7 Moments When Staying in a Mixed Dorm Hostel
In an unprecedented move of spontaneity, I recently traveled to Peru to explore the lost city of Machu Picchu and to get my hands on a pisco sour. It was an incredibly successful adventure, however one of the most memorable parts of the trip was staying in a 16 bed mixed dorm hostel. This was my first time doing such a thing and I can’t help but smile upon the memory now. Here were a few of my thoughts before, during and after arrival.
1. How the hell do we find this place?
Getting to the actual hostel was an experience in itself. When we landed in Cusco, we were attacked by a horde of vicious taxi drivers. We eventually got a ride with a man named Percy who spoke a little English. However, my fear of him mugging us was tucked away in the back of my head the entire time.
2. Where do I put my stuff exactly?
The language barrier was a common obstacle we had to work around throughout our time in Peru. However, it was most felt when I was trying to obtain a new locker that actually performed its duty of locking my stuff. Using hand signals and a combination of “Otro” and “Nueva”, I was able to get a new locker.
3. Bed bugs and other worries
A basic fear throughout the entire trip, but in particular at this hostel. Getting a good nights sleep while being paranoid of an infestation is a real struggle. Luckily, I only fell victim to the cold and a restless night of tossing and turning. I learned soon after you can check this by looking under the mattress or inspecting the creases.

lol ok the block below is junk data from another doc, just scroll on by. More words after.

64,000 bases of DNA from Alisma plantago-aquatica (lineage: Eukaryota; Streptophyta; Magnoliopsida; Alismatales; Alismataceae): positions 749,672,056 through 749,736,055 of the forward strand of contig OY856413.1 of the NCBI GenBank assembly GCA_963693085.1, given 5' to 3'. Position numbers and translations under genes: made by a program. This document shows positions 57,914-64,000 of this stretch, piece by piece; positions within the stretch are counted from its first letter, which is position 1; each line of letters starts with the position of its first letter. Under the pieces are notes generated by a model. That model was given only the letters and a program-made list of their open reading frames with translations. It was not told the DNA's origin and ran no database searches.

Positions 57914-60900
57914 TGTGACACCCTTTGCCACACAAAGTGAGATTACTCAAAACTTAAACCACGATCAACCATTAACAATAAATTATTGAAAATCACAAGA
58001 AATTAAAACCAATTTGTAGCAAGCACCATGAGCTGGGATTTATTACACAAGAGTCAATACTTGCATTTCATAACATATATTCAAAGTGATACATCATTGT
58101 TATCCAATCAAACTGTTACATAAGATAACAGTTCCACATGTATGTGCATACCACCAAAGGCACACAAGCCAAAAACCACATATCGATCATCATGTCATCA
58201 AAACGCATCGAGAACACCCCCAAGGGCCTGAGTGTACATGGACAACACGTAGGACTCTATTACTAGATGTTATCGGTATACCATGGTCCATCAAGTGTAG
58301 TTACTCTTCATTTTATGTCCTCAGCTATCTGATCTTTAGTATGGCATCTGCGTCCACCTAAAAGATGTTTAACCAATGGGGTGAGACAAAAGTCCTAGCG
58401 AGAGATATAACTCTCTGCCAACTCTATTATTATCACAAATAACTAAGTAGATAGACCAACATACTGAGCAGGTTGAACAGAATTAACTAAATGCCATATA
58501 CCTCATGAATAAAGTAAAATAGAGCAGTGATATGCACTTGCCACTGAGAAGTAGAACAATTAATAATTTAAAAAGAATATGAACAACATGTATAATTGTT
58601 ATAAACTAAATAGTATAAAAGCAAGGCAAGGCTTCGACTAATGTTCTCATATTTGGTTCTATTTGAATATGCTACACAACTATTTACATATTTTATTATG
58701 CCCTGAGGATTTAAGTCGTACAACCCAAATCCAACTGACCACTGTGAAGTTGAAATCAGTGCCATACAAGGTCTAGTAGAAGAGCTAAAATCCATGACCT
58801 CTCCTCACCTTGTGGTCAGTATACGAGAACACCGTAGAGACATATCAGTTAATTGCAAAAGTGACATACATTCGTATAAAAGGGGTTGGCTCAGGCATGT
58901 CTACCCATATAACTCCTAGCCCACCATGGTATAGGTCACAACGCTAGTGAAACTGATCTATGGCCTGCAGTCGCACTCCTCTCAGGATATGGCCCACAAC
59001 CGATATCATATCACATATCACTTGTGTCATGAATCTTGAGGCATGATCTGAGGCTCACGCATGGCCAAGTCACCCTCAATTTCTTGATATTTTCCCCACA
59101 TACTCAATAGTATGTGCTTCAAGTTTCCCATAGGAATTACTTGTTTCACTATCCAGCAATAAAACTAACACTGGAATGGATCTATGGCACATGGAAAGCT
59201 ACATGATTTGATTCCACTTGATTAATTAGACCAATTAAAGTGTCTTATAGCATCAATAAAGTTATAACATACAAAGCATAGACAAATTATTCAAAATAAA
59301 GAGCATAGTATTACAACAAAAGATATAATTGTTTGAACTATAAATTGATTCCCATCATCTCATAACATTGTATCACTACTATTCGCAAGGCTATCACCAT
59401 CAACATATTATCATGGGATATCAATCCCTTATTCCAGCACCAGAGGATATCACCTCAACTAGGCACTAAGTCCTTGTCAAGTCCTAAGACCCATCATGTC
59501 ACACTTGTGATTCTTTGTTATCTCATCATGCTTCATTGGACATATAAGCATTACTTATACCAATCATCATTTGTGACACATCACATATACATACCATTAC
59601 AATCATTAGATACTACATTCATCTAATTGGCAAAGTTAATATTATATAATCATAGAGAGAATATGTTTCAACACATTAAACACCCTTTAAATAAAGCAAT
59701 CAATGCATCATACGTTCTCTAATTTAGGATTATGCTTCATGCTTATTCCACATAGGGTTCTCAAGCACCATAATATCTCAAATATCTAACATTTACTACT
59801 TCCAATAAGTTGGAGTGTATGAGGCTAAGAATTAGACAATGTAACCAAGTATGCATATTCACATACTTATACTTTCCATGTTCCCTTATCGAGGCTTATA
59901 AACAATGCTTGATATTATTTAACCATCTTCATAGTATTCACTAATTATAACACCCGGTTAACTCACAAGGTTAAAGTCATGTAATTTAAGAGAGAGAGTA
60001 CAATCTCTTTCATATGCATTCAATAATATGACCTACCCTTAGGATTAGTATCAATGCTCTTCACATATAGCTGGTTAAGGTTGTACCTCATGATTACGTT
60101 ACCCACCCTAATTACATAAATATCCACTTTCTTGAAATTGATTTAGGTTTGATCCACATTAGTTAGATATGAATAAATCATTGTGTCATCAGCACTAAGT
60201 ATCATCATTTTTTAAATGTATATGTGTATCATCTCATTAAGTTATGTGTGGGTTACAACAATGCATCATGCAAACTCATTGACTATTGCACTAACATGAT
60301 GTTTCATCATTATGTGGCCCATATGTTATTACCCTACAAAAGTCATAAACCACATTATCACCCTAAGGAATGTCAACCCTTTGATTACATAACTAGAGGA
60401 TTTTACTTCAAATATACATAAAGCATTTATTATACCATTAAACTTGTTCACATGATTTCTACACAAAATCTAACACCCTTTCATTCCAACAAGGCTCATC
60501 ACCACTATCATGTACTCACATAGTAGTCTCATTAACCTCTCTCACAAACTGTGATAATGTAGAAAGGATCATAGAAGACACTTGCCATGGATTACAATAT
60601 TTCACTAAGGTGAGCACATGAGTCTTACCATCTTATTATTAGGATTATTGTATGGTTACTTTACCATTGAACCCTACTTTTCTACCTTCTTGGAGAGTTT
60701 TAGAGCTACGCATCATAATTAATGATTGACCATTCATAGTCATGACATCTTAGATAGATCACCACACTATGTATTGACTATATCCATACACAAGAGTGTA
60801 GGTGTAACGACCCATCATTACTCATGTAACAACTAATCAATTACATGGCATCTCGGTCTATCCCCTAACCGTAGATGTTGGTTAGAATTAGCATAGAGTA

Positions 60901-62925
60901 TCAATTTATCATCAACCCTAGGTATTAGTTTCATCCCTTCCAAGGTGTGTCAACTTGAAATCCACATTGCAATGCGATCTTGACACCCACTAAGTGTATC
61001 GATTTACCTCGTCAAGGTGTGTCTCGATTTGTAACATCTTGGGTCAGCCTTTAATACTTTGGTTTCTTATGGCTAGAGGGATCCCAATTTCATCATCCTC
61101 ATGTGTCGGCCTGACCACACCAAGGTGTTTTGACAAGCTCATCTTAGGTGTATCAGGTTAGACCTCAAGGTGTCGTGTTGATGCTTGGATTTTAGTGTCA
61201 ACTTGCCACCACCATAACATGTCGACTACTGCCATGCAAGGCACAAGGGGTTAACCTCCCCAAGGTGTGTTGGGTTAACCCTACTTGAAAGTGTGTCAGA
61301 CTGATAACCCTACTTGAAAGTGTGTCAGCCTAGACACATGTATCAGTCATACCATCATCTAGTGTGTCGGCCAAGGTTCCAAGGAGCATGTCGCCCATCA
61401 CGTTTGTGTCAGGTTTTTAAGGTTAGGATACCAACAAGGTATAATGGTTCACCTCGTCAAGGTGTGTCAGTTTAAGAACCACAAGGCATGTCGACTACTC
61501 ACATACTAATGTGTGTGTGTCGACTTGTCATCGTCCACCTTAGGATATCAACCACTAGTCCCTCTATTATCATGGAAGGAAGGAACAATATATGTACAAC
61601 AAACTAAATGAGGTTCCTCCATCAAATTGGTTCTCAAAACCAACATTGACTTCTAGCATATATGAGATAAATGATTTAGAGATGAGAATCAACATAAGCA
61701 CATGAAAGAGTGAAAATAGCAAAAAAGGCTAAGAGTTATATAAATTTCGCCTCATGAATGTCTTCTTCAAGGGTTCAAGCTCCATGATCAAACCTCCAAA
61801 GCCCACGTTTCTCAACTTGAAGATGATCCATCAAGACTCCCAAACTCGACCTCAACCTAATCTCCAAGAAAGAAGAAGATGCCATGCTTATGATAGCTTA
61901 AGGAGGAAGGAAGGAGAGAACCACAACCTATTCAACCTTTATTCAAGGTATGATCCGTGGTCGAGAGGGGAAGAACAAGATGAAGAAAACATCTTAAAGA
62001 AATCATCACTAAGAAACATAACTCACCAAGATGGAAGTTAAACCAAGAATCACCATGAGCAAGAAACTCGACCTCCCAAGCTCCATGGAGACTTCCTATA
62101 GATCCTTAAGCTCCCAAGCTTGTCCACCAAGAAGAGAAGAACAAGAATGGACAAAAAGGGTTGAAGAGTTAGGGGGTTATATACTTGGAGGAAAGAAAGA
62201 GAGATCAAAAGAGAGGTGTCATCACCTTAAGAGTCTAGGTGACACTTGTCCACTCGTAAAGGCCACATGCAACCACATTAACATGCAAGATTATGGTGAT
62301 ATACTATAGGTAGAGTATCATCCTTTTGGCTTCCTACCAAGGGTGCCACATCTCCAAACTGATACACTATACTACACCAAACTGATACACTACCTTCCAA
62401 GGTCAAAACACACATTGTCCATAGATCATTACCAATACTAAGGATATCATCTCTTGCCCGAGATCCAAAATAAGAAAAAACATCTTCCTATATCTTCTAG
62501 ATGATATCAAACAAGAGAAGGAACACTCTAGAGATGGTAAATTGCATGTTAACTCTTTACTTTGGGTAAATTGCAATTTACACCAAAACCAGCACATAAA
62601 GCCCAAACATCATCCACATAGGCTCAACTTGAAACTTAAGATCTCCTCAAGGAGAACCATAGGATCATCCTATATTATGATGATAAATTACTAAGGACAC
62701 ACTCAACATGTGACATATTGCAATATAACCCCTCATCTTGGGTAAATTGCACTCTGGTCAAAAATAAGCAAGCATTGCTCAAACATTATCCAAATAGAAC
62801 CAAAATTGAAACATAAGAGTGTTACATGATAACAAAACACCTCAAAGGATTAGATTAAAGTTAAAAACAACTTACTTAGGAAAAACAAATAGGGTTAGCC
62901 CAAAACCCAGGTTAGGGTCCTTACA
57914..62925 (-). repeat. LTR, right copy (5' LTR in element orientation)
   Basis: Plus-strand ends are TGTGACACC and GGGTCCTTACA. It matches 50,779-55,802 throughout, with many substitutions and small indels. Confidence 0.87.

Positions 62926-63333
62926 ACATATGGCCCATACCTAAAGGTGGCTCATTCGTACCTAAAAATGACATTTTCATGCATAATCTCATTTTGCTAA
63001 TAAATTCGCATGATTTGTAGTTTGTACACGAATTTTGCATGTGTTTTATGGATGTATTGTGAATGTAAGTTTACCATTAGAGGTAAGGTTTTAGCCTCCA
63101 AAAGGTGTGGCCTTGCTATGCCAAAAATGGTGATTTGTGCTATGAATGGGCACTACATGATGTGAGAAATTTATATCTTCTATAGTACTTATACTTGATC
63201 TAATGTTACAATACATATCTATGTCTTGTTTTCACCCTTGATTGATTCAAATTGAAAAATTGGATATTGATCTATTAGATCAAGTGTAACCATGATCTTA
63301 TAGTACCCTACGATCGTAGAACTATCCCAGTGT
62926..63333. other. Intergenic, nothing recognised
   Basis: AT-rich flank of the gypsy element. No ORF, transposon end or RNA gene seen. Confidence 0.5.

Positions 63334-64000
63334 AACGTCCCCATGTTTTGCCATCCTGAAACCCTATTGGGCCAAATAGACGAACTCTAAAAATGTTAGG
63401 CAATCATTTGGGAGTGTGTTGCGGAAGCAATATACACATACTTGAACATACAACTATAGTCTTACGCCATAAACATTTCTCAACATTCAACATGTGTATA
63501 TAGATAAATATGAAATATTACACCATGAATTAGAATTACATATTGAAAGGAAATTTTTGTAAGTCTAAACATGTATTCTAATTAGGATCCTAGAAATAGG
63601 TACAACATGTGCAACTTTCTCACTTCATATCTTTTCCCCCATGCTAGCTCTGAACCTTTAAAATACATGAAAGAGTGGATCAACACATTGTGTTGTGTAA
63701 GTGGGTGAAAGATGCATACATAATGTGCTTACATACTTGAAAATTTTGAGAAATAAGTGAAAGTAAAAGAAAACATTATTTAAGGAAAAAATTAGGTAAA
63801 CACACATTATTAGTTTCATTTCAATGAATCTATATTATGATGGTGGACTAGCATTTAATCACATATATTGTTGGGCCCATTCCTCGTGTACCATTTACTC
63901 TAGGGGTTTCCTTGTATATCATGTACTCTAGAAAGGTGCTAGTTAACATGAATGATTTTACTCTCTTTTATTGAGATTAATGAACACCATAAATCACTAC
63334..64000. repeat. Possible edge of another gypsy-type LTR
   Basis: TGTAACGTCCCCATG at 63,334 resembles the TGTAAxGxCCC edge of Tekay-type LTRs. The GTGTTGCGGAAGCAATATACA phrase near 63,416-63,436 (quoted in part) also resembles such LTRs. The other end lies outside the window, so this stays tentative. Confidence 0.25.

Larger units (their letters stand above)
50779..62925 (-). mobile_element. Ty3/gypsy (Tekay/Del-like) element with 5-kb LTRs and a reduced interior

4. Free drinks and breakfast?!
A common practice and a daily activity we would all look forward to. While in Peru we commonly enjoyed fresh OJ, scrambled eggs, toast, jam and ham. In regards to drinks, our hostel offered a bar and 1 night a week of free Pisco Sours.
5. The art of enjoying a shower
If you’ve been to a hostel with a shower that was easy to manage and puts out consistent temperature/pressure. Lucky you. I am not one of those people.
6. The sound of zippers in early morning
Jackets, backpacks, containers of all sorts are opened in the early hours of the morning. Don’t be the person that zips your pack as slowly as possible in an effort to be quiet. Please, just do it quick and dirty.
In the end, I remembered to be thankful to be where I was and where I’m planning to go.